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False allegations of assault

Assault charges can be devastating, and those who are accused of assault may witness their lives unravel in all sorts of ways. Whether someone faces challenges in their career because of the charges or their reputation is shattered and they face time in prison, numerous consequences may result from these accusations. Unfortunately, many people have been falsely accused of assault. Even though the allegations are false, they can still shatter someone's life if the case is not approached correctly. For these reasons, it is pivotal to carefully review your legal options if you have been wrongly accused of assault.

There are a lot of different reasons why people may find themselves falsely accused of this offense. Sometimes, a former spouse or partner may want to bring down their ex's reputation by claiming that they were abused or assaulted, even though no such abuse occurred. Or, someone may start a fight and accuse someone who was acting in self-defense of assault. These are just a couple of reasons why false assault allegations arise, and it is important for people facing these charges to remember that every case is different.

Defining "criminal threats"

You might think that the only way through which you can be convicted of a violent crime in Fullerton would be to actually take action against another. Yet that is not always the case. Many clients have come to us here at The Law Offices of Jacqueline Goodman thinking that their right to free speech also affords them the freedom to say whatever they want without facing any criminal charges. Yet law enforcement officials may often view the words you say as conveying an intent serious enough to warrant charging you with a crime. 

You might think that only by doing something like yelling "Fire!" in a crowded theater in order to incite panic warrants any type of criminal punishment. State law, however, recognizes direct threats made to another individual as constituting a crime. Section 422 of the California Penal Code states that if you communicate anything to another (be it through written or spoken words or electronic communication) that said person believes to be a threat credible enough to cause them to fear for their own safety (or that of their family members), you can be arrested for making criminal threats. This is true even if you never had any intention of carrying the threat out. 

Will hallucinogenic mushrooms become legal in California?

As the nation’s opinions about marijuana continue to shift, the city of Denver — the first city to legalize the substance — has called the status of another natural drug into question.

Hallucinogenic mushrooms have been decriminalized in the city of Denver, Colorado after a recent vote. Now, California residents are wondering if their state is next.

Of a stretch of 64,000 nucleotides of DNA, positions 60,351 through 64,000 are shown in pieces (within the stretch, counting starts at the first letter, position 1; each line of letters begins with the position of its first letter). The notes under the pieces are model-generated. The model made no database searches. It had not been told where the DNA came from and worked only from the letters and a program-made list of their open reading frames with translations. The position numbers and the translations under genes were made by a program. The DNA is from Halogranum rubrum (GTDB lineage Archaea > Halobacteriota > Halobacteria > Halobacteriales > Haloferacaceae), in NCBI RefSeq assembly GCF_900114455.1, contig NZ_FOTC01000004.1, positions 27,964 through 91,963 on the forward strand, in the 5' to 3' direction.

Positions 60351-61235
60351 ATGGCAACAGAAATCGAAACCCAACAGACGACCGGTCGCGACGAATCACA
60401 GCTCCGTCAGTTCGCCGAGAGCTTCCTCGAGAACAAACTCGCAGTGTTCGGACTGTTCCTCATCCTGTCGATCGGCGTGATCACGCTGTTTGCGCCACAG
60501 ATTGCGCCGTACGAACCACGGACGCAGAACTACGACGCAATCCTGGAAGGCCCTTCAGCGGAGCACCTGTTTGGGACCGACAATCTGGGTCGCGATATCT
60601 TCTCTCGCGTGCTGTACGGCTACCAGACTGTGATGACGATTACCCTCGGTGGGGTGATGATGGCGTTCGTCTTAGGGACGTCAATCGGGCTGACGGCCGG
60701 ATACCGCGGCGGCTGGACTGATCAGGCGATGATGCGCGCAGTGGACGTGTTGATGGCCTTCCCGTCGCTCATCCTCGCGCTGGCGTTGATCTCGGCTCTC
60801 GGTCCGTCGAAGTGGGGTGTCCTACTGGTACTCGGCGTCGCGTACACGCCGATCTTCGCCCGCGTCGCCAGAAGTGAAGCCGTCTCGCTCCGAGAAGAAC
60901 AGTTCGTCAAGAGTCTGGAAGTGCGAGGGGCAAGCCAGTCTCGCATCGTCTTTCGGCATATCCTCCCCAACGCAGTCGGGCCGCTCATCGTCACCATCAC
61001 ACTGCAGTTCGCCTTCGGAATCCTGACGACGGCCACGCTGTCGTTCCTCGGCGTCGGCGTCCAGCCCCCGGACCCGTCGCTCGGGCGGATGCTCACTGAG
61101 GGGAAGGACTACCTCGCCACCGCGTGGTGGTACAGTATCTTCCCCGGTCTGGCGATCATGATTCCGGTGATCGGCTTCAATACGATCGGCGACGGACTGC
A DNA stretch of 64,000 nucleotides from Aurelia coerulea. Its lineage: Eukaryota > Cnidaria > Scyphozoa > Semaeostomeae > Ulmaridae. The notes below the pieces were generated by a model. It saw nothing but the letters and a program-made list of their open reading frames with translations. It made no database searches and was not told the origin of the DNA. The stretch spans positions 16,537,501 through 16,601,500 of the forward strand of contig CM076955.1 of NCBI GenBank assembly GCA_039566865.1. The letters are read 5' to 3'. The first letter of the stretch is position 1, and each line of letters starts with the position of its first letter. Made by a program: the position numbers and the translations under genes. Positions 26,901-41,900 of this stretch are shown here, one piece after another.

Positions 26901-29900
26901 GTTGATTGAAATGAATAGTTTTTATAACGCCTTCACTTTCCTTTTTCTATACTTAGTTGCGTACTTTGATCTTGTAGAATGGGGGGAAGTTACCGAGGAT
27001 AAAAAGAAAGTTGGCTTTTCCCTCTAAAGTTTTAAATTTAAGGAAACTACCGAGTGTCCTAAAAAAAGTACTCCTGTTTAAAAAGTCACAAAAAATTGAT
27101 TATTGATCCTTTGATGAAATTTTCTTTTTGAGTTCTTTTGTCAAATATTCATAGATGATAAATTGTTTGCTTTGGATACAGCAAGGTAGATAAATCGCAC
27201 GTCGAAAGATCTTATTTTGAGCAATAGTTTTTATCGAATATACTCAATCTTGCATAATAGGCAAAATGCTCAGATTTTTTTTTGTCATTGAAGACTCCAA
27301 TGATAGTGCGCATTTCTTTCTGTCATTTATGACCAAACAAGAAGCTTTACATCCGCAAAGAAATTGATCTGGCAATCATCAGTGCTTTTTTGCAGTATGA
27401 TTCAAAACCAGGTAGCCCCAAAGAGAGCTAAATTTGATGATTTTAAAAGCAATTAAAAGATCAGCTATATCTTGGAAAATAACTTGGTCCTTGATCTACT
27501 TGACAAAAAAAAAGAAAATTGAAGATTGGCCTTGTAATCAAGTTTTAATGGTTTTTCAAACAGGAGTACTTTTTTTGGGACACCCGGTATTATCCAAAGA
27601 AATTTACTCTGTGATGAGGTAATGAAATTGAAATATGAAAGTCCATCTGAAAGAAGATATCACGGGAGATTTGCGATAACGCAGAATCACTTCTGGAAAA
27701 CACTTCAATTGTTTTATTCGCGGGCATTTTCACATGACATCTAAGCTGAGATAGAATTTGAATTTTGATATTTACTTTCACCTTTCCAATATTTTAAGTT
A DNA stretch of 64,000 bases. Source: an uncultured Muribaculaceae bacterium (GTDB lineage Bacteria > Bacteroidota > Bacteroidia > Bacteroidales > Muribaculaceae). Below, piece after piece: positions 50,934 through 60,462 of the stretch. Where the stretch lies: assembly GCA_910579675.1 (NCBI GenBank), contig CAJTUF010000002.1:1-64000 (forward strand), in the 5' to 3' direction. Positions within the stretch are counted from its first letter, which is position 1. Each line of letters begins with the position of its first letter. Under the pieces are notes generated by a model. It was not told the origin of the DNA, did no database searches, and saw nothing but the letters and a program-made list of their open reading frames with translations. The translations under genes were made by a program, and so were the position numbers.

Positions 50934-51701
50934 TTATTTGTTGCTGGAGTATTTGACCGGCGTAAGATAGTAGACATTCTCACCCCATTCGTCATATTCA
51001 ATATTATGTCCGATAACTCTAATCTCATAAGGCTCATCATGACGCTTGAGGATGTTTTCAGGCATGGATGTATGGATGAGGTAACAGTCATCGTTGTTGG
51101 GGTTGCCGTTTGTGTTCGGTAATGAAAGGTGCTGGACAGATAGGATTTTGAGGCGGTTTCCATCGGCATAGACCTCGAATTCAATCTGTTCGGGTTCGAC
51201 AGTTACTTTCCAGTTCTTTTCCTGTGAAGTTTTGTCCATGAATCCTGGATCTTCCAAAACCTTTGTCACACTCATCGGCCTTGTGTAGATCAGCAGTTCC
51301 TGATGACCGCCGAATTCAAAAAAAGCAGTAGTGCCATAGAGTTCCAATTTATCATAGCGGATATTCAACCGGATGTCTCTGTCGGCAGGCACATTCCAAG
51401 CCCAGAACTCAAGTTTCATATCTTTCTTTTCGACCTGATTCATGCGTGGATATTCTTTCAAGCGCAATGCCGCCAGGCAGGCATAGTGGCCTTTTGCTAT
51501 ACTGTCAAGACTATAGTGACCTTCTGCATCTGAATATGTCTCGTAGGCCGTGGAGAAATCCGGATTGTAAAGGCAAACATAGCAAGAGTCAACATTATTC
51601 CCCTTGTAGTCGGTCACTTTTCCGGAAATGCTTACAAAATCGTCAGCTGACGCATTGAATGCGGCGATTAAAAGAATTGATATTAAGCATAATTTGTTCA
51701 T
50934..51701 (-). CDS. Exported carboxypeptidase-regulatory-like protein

Understanding clemency

The ultimate goal of one's criminal defense efforts in Fullerton is to secure the optimal outcome from their case. In many situations, that may be a full acquittal. In others, however, it may mean reduced criminal penalties. Yet it is important to remember that such an outcome may not result from one's initial prosecution. Indeed, their fight may continue even after having been convicted. In that event, their goal becomes securing form of post-conviction relief. One of the ideal forms of such relief is clemency. 

The argument made for clemency is that one has met the standard of accountability or rehabilitation and that any further punitive action would be unjust. Typically clemency comes in the form of either a pardon or sentence commutation. A pardon is essentially forgiveness of any criminal activity and an order to cease any further punishments from being meted out. A sentence commutation is an order to reduce criminal sentence (either to a shorter prison term or a reduced fine). Clemency petitions are reviewed by the state's parole board and then submitted (with a recommendation) to the Governor's Office, from which a final decision will be issued. Per the California Board of Parole Hearings, clemency requests made by those with two or more felony convictions must also be approved by the State Supreme Court. 

Properly dealing with lost property

You may share the same opinion of most in Fullerton in that the idea of your ever being accused of a crime as serious as theft may seem ludicrous to you. At face value, an allegation of theft seems fairly cut-and-dry: either you stole something or you did not. Yet ask many of those that have come to us here at The Law Office of Jacqueline Goodman seeking assistance, and they will tell you that conduct that you consider to be completely innocent can often lead to criminal scrutiny.